1/2/3/4/5/7 CACCTGGGA  TACCACTGGTTGGTTCAAGATATTTGCTGAAG JP1 
 CACCTGGGATAG TACCACTGGTTGGTTCAAGATATTTGCTGAAG JP1 
 1/3/5/7 CACCTGGGACAG TACCACTGGTTGGTTCAAGATATTTGCTGAAG JP1 
 1/3/5/7 CACCTGGGACA  TACCACTGGTTGGTTCAAGATATTTGCTGAAG JP1 
 10  CACC  TACCACTGGTTGGTTCAAGATATTTGCTGAAG JP1 
 11  CACC CCA TACCACTGGTTGGTTCAAGATATTTGCTGAAG JP1 
 12  CACCTG GA TACCACTGGTTGGTTCAAGATATTTGCTGAAG JP1 
 13 CACCTGGGATAGG  CCACTGGTTGGTTCAAGATATTTGCTGAAG JP1 
a

DNA sequence analysis was performed on the CD37+ subset and CD3+7+ subset of two fetal gut samples a and b.

b

Of the 37+ subsets, sequence nos. 1–5 belong to fetal gut sample a, nos. 6–12 to fetal gut sample b. Of the 3+7+ subsets, sequence nos. 1–8 belong to fetal gut sample a, nos. 9–13 to fetal gut sample b.

To demonstrate the ability of CD37+ cells to differentiate into CD3+ T cells, we examined the behavior of CD37+ and CD3+7+ cells in a long-term culture system using the RTOC system.

Freshly isolated and sorted fetal CD37+ cells and CD3+7+ cells (2–4 × 104) from two fetal gut samples (11.3 and 11.5 wk gestation) were added into murine RTOCs. After 14 days in RTOCs, cells were harvested (1–7 × 104) and immediately stained for flow cytometric analysis. We found that ∼30% of the cells isolated from the RTOCs reconstituted with CD37+ cells expressed CD3 with moderate to high signal intensity after 2 wk in the culture system (Fig. 6). Sorted CD3+ cells in the RTOCs still continued to express CD3 (Fig. 6). The CD37+ cells added to the RTOC were at least 99.5% CD3, indicating that there were only 100 contaminating CD3+ cells in 20,000 CD37+ used to reconstitute the organ culture. Empty murine stromal cell cultures used as a negative control did not show any CD7 or CD3 signal in the subsequent flow cytometric analysis.

FIGURE 6.

CD37+ cells give rise to CD3+ T cells in RTOCs. Freshly isolated and sorted fetal CD37+ cells as well as CD3+7+ cells were added into murine RTOCs. After 14 days in culture, ∼30% of the CD37+ cells expressed CD3 and sorted CD3+ cells still continued to express CD3. The data were obtained in two separate experiments (Exp. 1, fetal gut 11.3 wk gestation; Exp. 2, 11.5 wk gestation). The harvested cell population was gated based on side scatter and their CD7 expression.

FIGURE 6.

CD37+ cells give rise to CD3+ T cells in RTOCs. Freshly isolated and sorted fetal CD37+ cells as well as CD3+7+ cells were added into murine RTOCs. After 14 days in culture, ∼30% of the CD37+ cells expressed CD3 and sorted CD3+ cells still continued to express CD3. The data were obtained in two separate experiments (Exp. 1, fetal gut 11.3 wk gestation; Exp. 2, 11.5 wk gestation). The harvested cell population was gated based on side scatter and their CD7 expression.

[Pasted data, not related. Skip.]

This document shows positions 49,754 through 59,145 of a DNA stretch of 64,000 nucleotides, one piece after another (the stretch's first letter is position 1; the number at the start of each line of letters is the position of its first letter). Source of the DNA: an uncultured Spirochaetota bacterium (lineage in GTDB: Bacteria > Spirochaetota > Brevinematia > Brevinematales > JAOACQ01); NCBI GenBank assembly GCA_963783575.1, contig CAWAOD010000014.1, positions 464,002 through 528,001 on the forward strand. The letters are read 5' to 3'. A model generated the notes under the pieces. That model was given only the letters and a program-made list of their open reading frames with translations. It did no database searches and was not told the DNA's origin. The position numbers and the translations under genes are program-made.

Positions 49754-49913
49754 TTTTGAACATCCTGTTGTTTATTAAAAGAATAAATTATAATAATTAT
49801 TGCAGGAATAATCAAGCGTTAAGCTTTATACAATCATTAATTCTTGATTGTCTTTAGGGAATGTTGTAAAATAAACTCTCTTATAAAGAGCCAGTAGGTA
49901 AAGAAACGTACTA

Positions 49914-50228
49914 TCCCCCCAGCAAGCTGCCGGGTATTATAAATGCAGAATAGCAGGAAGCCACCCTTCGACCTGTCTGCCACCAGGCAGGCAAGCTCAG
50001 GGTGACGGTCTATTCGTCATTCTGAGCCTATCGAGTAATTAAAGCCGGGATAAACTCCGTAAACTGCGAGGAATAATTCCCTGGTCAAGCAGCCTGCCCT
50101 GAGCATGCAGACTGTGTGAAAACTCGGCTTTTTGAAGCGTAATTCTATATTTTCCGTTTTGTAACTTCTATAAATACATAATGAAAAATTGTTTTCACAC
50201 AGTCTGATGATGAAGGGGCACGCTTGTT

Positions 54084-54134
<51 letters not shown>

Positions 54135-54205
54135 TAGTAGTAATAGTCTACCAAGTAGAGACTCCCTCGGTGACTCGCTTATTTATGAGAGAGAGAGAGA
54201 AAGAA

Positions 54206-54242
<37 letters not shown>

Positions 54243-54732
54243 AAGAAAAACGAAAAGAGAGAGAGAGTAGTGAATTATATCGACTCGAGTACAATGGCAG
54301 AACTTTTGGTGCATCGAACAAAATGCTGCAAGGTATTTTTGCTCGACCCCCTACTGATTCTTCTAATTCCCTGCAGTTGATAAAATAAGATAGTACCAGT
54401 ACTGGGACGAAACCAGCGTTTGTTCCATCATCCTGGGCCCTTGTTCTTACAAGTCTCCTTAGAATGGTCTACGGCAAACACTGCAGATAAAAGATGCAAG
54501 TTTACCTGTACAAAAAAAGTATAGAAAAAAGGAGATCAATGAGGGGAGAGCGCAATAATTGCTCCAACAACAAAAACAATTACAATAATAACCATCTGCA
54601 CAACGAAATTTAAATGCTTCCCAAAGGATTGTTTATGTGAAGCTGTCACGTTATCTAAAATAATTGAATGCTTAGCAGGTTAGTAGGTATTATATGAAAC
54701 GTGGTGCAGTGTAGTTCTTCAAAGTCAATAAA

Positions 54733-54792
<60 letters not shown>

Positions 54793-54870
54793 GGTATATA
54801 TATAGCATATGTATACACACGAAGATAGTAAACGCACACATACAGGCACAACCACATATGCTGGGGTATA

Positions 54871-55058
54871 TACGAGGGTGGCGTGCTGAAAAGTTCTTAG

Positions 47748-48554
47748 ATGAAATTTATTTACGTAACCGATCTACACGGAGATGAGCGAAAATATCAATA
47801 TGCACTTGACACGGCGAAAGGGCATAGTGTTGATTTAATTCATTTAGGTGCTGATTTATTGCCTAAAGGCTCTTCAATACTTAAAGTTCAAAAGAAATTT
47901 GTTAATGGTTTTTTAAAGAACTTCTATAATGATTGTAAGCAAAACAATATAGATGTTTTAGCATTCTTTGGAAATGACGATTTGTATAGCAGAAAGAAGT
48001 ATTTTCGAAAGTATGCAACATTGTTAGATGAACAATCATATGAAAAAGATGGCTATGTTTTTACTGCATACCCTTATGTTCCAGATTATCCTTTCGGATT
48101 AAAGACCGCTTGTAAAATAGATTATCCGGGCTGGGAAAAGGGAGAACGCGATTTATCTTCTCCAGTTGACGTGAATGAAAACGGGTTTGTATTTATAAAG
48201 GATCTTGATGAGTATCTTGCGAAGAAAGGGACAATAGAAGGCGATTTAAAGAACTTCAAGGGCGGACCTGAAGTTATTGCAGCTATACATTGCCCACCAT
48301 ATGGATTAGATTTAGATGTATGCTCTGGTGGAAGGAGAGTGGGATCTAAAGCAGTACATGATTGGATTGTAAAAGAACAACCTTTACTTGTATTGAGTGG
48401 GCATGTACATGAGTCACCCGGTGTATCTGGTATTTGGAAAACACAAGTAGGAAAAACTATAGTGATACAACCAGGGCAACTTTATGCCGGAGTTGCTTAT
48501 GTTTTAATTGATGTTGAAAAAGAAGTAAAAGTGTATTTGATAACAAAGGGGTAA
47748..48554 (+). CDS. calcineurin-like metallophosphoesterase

Close modal

In the present study, we show that the CD37+ population of cells abundant in human fetal gut appears to be developing into T cells in vivo and can give rise to T cells when placed in thymic organ cultures. CD37+ cells are abundant in the early fetal gut and also continue to persist in the adult intestine. Interestingly, CD37+ cells were already seen in fetal gut of 7 wk gestation, shortly after hemopoiesis begins in fetal liver (around 5–7.5 wk) and around the time the fetal thymus is colonized by hemopoietic progenitor cells. At this time, no CD3+ T cells were found in the fetal gut. CD3+ T cells are first seen within the fetal lamina propria around 8–9 wk in very low numbers, and their number increases dramatically reaching approximately one-third around 20 wk of that seen in adult intestine (13).

Further characterization of the fetal LPLs revealed a distinct profile of surface Ags for CD37+ cells and CD3+7+ cells. Many fetal LPLs expressed the stem cell marker CD34 suggesting recent arrival from fetal hemopoietic sites such as fetal liver and bone marrow. Among the CD37+ cells, the majority of cells were either DN or CD8 single-positive. Among the CD37+ CD8+ cells, 95% were CD8αα homodimeric, whereas in the mature CD3+ T cells, the proportion of CD8αα declined in favor of CD8αβ-positive cells with increasing gestational age. These findings agree with our previous immunohistochemical data that almost half the CD8+ cells in the lamina propria of fetal gut samples of 16–24 wk gestational age were CD8αα positive, which included CD37+ cells, but mainly mature CD3+ T cells (27).

A considerable time ago we described a population of CD37+ cells in the small bowel epithelium of healthy individuals, particularly prominent at the villus tip (18). More recent studies have characterized these cells (28, 29, 30), and some are remarkably similar to the cells we find in abundance in fetal gut, although we need to emphasize that the cells we investigated were from lamina propria and not epithelium. In adult small intestine, CD3 IELs displayed a distinct NK marker pattern (28, 29, 30). Approximately 10% of CD3 IELs expressed CD8 of which the majority were also CD8αα homodimeric (28). Likewise about the same percentage expressed intracellular CD3ε (28).

We show here that fetal lamina propria CD37+ cells around 13-wk gestational age also express a distinct NK marker profile with low levels of CD16, a substantial expression of CD56, CD94, and high CD161 expression. Functionally, it has been demonstrated that NK-like CD3-IELs in adult small intestine possess a cytotoxic lymphokine-activated killer activity superior to that of CD3+ IELs (28). Thus, NK receptor-bearing fetal CD37+ cells might be involved in the innate immune response to pathogens immediately after birth, when the gut is exposed to external Ags. Functional studies still need to be conducted to test this hypothesis.